Home Loans: Explained

Apr 12, 2018 7:45:00 AM

Experts are predicting that 2018 will be another sellers’ market, meaning there are more people who want to buy a house than there are houses for sale. At the same time, mortgage rates are slowly but surely on the rise. All of this means that if 2018 is that year that you find a home you love at a price that fits your budget, it’s a good idea to think carefully about what kind of home loan is right for you. To get your house-owning dreams off the ground, here’s a quick guide to home loans explained.

Two Basic Kinds of Loans

The first things to know about home loans is that there are two basic kinds of loans to choose from – a fixed rate mortgage, or an adjustable rate mortgage. Each offers advantages and disadvantages, and the best one for you depends on your individual financial situation as well as what you’re planning to do with your home.

Fixed Rate Mortgage

Getting a fixed rate mortgage means that when you’re paying back your home loan, your interest rate will stay the same for the entire time that you’re making repayments. With regular, expected, unchanging monthly principal and interest payments, a fixed-rate mortgage lets you benefit from the consistency of knowing how much you owe every month, so you can enjoy the security of having stable payments that will never suddenly increase.

A fixed rate mortgage is a great option for home buyers who are purchasing their property as a place to live long-term, rather than an investment. Do be aware that some fixed rate mortgages charge a fee if you terminate the loan before the end of the repayment period – so check the fine print carefully before making your final decision.

Adjustable Rate Mortgage

An adjustable rate mortgage, on the other hand, offers a fixed interest rate for a few years – normally three to 10 – and after that period, your interest rate will periodically change based on what’s happening in the wider financial markets.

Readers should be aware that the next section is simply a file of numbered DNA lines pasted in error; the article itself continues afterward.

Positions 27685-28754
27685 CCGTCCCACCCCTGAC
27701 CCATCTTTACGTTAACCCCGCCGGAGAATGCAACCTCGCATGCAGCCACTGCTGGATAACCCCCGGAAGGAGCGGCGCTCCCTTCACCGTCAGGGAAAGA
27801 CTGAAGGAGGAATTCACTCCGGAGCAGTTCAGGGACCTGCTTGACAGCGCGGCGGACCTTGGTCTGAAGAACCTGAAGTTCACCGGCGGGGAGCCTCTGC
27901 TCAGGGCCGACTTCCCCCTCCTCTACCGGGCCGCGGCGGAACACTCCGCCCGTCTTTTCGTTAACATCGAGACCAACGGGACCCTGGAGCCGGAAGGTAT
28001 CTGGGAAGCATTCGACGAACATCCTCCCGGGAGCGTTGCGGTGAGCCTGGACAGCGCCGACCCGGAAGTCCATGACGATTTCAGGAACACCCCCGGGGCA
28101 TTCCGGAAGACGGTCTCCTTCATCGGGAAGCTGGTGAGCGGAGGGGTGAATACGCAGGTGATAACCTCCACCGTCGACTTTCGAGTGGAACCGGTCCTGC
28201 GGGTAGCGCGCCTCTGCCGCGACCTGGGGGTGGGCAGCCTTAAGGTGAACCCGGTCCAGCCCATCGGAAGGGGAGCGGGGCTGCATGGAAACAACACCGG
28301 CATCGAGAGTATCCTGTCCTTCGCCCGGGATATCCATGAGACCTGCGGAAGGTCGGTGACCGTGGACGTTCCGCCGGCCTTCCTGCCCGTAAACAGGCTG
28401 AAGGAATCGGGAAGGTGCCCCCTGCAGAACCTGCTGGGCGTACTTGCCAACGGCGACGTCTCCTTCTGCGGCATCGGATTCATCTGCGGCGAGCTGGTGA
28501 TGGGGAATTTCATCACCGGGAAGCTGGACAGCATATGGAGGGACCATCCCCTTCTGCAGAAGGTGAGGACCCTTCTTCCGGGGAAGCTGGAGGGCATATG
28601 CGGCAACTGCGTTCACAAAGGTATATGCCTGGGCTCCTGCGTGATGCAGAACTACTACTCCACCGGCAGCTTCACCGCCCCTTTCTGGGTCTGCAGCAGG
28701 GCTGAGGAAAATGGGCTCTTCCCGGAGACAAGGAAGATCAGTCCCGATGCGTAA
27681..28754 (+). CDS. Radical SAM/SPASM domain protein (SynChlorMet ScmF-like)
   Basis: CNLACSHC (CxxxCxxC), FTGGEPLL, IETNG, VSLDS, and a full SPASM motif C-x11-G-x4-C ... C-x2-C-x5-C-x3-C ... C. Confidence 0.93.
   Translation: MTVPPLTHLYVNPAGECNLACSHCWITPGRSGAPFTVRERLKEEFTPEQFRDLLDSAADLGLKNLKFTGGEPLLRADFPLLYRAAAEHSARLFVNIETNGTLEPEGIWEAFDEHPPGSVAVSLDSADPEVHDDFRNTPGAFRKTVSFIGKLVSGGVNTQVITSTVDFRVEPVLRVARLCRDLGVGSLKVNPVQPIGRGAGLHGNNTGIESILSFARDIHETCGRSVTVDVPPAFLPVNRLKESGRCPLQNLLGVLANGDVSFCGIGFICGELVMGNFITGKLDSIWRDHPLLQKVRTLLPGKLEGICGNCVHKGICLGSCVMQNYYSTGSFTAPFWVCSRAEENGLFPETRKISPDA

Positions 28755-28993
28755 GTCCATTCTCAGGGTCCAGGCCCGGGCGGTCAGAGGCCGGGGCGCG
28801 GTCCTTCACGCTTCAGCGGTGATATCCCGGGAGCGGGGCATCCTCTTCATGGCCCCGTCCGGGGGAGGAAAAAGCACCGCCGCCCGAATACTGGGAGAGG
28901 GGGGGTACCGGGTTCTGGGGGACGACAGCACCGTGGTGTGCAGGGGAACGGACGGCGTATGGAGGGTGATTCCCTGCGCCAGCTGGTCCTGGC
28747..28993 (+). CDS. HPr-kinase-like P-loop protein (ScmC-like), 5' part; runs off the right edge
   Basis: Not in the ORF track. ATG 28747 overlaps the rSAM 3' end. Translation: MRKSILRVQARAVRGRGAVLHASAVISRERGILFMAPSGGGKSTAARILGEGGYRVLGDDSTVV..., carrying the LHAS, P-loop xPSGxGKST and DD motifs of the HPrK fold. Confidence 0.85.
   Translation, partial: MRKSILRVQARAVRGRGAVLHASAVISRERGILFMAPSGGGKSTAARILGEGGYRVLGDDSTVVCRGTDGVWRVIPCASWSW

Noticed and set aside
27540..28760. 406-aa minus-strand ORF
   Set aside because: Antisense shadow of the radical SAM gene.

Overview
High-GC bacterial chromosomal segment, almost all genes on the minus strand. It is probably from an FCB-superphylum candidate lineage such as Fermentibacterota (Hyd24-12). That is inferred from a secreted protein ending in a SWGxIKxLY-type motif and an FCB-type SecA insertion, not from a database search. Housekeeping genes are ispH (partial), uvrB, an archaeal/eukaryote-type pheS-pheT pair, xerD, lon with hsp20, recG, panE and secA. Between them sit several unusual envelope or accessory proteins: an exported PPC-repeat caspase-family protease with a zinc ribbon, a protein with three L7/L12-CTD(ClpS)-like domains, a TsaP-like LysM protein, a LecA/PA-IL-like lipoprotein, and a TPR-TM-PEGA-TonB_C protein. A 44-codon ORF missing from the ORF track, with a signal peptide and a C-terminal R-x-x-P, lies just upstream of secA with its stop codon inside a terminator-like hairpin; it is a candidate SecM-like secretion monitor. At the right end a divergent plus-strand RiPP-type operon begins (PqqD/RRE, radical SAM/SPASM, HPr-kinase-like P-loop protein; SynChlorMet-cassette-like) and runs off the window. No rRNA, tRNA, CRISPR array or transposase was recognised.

One major benefit of an adjustable rate mortgage is that for the initial period of the load, your interest rate is typically lower than what you’d get with a fixed rate mortgage. There’s also the chance that during the life of the loan, you monthly payments could at times decrease. However, saying that, your interest rates can also rise. Because interest rates are unpredictable with an adjustable rate mortgage, it’s harder to plan for them, and many people don’t want that kind of uncertainty when it comes to their finances. Then again, adjustable rate mortgages can be a good option for investment buyers who aren’t planning on holding on to the property for the long term.

Government-Insured Mortgage

Besides fixed rate and adjustable rate mortgages, another type of home loan to consider is a government-insured mortgage. Insured by the Federal Housing Administration or the Veteran’s Association, these loans are typically easier to qualify for than the conventional fixed rate or adjustable rate mortgages, offer lower closing costs, and usually require a much lower down payment.

However, government-insured loans do have a few drawbacks. They can’t offer the same variety of loan options as you’d find when choosing a conventional mortgage, and interest rates tent to be higher than with other home loans. To qualify for a Federal Housing Administration loan, your property will also need to pass a housing standards inspection, which could limit what kind of home you can buy – and condos are often not eligible for this type of loan. In addition, you may be required to pay a special insurance fee before your mortgage is approved.

While there are a number of factors to consider when it comes to choosing the right home loan for you, the process of buying a house doesn’t have to be complicated. Speak with a home loan expert if you need any help making sense of everything, or visit a home buying forum to learn more. HUECU can connect you to a qualified mortgage officer, and provides regular community events to offer more information on everything you need to know about home loans and purchasing a property.

Tags: Home Buying, Home loans, First Time Home Buyers, Mortgages